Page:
# Unifying SINDy and DMD

The SINDy and DMD algorithms have been combined under a single interface to match the interface of other SciML packages. Thus, you can simply define a Problem, and then seamlessly switch between solvers.

See the individual descriptions below for how to call the traditional SINDy and DMD solvers within the unified interface.

## DMD

For dynamic mode decomposition, use `DMDSVD()`

without a basis:

`res = solve(problem, DMDSVD(), kwargs...)`

## Extended DMD

For extended dynamic mode decomposition, use `DMDSVD()`

with a basis:

`res = solve(problem, basis, DMDSVD(), kwargs...)`

## DMD Optional Arguments

If control signals are present, they get processed according to this paper for dynamic mode decomposition and as described here for extended dynamic mode decomposition, assuming a linear relationship on the operator.

Possible keyword arguments include:

`B`

a linear mapping known a priori which maps the control signals onto the lifted states.`digits`

controls the digits / rounding used for deriving the system equations (`digits = 1`

would round`10.02`

to`10.0`

).`operator_only`

returns a`NamedTuple`

containing the operator, input and output mapping, and matrices used for updating the operator, as described here.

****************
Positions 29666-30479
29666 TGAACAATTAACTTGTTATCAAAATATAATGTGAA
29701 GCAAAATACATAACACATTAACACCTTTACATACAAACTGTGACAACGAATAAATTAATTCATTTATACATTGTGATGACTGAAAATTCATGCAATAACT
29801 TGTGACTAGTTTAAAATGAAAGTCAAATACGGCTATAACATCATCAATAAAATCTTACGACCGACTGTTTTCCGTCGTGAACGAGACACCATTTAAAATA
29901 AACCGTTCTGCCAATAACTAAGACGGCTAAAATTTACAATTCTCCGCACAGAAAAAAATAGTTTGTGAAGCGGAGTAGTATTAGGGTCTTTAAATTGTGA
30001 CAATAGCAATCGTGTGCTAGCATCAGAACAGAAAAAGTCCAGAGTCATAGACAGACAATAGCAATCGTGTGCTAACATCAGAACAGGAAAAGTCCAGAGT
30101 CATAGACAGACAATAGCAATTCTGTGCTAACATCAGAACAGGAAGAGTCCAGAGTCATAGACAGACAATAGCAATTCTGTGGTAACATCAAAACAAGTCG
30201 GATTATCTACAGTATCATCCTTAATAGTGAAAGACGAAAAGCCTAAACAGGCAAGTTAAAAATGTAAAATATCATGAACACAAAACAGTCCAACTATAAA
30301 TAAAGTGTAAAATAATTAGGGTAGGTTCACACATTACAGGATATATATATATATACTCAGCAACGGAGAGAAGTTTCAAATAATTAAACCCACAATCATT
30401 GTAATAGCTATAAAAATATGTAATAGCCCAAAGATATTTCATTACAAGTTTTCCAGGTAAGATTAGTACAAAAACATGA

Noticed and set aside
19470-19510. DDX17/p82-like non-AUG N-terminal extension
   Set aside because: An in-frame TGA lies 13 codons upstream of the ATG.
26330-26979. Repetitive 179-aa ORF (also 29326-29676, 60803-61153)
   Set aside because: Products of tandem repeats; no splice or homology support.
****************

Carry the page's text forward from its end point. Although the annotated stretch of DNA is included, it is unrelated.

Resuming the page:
If `eval_expression`

is set to `true`

, the returning result of the Koopman based inference will not contain a parameterized equation, but rather use the numeric values of the operator/generator.

## SINDy

For Sparse Identification of Nonlinear Dynamics, use `STLQS()`

:

`res = solve(problem, basis, STLQS(), kwargs...)`

## Implicit SINDy

For Sparse Identification of Nonlinear Dynamics, use `ImplicitOptimizer()`

:

`res = solve(problem, basis, ImplicitOptimizer(), kwargs...)`

Where control signals are included in the candidate basis.

For implicit optimizers, you can pass an additional `Vector{Num}`

of variables corresponding to $u_t$ for implicitly defined equations $f(u_t, u, p, t) = 0$:

`res = solve(problem, basis, ImplicitOptimizer(), implicits, kwargs...)`

This indicates that we do not have coupling between two implicitly defined variables unless coupling is explicitly included. To elaborate, consider the following:

```
basis = Basis([x, y, z], [x,y,z])
res = solve(problem, basis, ImplicitOptimizer())
```

Allows solutions of the form `x = y + z`

.

```
basis = Basis([x, y, z], [x,y,z])
res = solve(problem, basis, ImplicitOptimizer(), [x,y])
```

Excludes solutions of the form `x = z`

or `y = z`

since we declared `x`

and `y`

as implicit variables assuming they don't interact. However, defining:

```
basis = Basis([x, y, z, x*y], [x,y,z])
res = solve(problem, basis, ImplicitOptimizer(), [x,y])
```

Allows solutions of the form `x = y*x + z`

or `y = y*x + z`

, while suppressing `x = y + z`

. This is because `y*x`

includes both `x`

and `y`

, so the function will get included in the evaluation.

## SINDy Optional Arguments

Possible keyword arguments include:

`normalize`

-> normalizes the data matrix $\\Theta$ such that each row (corresponding to candidate functions) has a 2-norm of`1.0`

`denoise`

-> applies optimal shrinking to the matrix $\\Theta$ to remove the influence of noise`maxiter`

-> maximum iterations of the used optimizer`round`

-> rounds according to the currently used threshold of the optimizer